Saturday, July 30, 2011


When the report on the final death knell on the Truth Commission was announced by the Supreme Court, there was no lamentation in the Palace. Secretary Lacierda simply said in a matter of fact way that the Palace accepted the decision. No one was surprised by such reaction. The main reason for the issuance of Executive No. 1 creating the Truth Commission, after all, was the obvious Palace perception that the Office of the Ombudsman could not be relied upon to pursue a campaign of walang corrup, walang mahirap. With the departure of the former Ombudsman, the Truth Commission became obviously unnecessary.
As a matter of fact, moreover, under the terms of the original Supreme Court decision, the Palace could have easily amended the provisions of Executive Order to make it conform with the demands of constitutionality. The cardinal sin of the executive order was that in the Court’s judgment it violated the requirements of equal protection. As the Court said: “Although the purpose of the Truth Commission falls within the investigative power of the President, the Court finds difficulty in upholding the constitutionality of Executive Order No. 1 in view of its apparent transgression of the equal protection clause enshrined in Section 1, Article III (Bill of Rights) . . . The petitioners assail Executive Order No. 1 because it is violative of this constitutional safeguard. They contend that it does not apply equally to all members of the same class such that the intent of singling out the ‘previous administration’ as its sole object makes the PTC an ‘adventure in partisan hostility.’” Thus the Court also agreed with the contention that “in order to be accorded with validity, the commission must also cover reports of graft and corruption in virtually all administrations previous to that of former President Arroyo.”
The Court, however, concluded: “Lest it be misunderstood, this is not the death knell for a truth commission as nobly envisioned by the present administration. Perhaps a revision of the executive issuance so as to include the earlier past administrations would allow it to pass the test of reasonableness and not be an affront to the Constitution.”
The Palace, however, chose to let the Truth Commission die. My impression is that the government’s motion for reconsideration was filed half-heartedly. Hence, the defeat was unlamented. Why so? Because, aside from the fact that there would be a new Ombudsman, the decision was in fact an affirmation of the legality of the Palace’s determination to pursue a campaign against graft and corruption.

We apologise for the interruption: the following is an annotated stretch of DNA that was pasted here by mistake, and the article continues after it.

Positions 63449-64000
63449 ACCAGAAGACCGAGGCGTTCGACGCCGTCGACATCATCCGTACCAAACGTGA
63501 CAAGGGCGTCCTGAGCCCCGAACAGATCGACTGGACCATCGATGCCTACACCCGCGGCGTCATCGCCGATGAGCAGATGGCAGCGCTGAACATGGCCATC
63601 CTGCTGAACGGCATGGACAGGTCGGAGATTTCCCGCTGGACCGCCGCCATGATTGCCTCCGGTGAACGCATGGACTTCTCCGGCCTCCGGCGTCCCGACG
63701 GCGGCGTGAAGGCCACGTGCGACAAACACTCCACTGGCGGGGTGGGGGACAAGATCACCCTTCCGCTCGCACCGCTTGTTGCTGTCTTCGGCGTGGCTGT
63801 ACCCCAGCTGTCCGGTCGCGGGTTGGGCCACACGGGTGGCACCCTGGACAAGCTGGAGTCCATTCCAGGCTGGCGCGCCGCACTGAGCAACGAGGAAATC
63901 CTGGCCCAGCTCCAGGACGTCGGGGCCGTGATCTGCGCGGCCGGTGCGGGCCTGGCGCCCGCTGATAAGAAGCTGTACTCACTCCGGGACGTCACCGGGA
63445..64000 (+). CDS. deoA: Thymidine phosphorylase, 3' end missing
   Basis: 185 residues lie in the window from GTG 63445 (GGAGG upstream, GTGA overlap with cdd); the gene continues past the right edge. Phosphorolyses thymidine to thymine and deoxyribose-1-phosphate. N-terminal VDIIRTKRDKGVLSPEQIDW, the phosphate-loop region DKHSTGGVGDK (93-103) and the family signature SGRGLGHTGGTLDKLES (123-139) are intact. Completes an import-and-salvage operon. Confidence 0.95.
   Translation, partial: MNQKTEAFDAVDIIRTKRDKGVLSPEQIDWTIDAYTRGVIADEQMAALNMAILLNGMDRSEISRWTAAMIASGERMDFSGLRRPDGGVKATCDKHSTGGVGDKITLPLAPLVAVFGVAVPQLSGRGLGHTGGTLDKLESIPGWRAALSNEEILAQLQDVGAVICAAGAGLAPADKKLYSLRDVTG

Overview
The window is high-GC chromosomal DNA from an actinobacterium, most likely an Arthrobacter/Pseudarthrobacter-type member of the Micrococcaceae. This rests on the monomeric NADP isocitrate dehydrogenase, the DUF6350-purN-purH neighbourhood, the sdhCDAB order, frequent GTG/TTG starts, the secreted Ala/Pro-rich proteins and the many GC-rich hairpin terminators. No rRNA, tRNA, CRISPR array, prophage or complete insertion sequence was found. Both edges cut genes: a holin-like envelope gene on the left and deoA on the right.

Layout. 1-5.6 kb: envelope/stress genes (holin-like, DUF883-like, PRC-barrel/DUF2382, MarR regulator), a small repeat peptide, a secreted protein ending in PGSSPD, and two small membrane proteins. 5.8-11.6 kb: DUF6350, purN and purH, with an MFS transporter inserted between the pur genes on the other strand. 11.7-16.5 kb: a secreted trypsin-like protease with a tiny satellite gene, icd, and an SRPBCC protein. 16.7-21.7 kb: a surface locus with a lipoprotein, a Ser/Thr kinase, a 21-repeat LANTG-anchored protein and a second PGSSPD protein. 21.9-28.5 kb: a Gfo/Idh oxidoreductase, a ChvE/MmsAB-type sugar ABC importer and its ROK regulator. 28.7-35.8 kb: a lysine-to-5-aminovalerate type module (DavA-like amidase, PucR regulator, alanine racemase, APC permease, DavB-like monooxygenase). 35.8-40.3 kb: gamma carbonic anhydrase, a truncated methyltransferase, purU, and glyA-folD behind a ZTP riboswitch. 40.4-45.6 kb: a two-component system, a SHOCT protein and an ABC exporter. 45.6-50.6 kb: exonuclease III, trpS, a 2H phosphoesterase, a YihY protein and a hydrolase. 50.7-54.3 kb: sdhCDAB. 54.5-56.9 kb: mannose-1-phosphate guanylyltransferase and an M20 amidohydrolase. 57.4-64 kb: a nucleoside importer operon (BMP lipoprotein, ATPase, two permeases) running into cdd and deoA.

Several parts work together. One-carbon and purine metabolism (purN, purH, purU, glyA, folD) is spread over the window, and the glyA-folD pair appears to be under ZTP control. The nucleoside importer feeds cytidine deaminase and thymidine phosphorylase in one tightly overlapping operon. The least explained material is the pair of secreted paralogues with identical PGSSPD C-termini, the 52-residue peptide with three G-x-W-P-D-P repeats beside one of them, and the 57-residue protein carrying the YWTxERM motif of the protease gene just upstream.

The decision, very importantly, was and is an affirmation of the elastic powers of the presidency. This affirmation is based on often ignored portion of Article VII, Section 17 of the Constitution which says that the President “shall ensure that the laws be faithfully executed.” This is the same phrase on which President Cory Aquino relied when she denied the request of former President Marcos to return from his exile. She contended that his return could disturb the legal order of the nation. The Court affirmed her saying that “although the 1987 Constitution imposes limitations on the exercise of specific powers of the President, it maintains intact what is traditionally considered as within the scope of ‘executive power.’ Corollarily, the powers of the President cannot be said to be limited only to the specific powers enumerated in the Constitution. In other words, executive power is more than the sum of specific powers so enumerated.”
Echoing this earlier decision, the Truth Commission decision said: “Indeed, the Executive is given much leeway in ensuring that our laws are faithfully executed. As stated above, the powers of the President are not limited to those specific powers under the Constitution. One of the recognized powers of the President granted pursuant to this constitutionally-mandated duty is the power to create ad hoc committees. This flows from the obvious need to ascertain facts and determine if laws have been faithfully executed.”
The Truth Commission was also challenged on the ground that it was a usurpation of the powers of the Ombudsman and of the Justice Department. On this point the Court said: “Contrary to petitioners’ apprehension, the PTC will not supplant the Ombudsman or the DOJ or erode their respective powers. If at all, the investigative function of the commission will complement those of the two offices.”
When one considers these strong affirmations of the scope of executive power, one can see why President Aquino, in his second SONA, was so confident in his determination to pursue of his administration’s campaign to unmask and punish those who have committed graft and corruption. In fact, the ongoing investigations of the PCSO scandal and the election, fertilizer and ZTE scandals are in fact, without announcing it in so many words, an implementation of the goals of the Truth Commission. And no one is complaining about violation of equal protection. Indeed there is no discrimination; only prioritization.
1 August 2011

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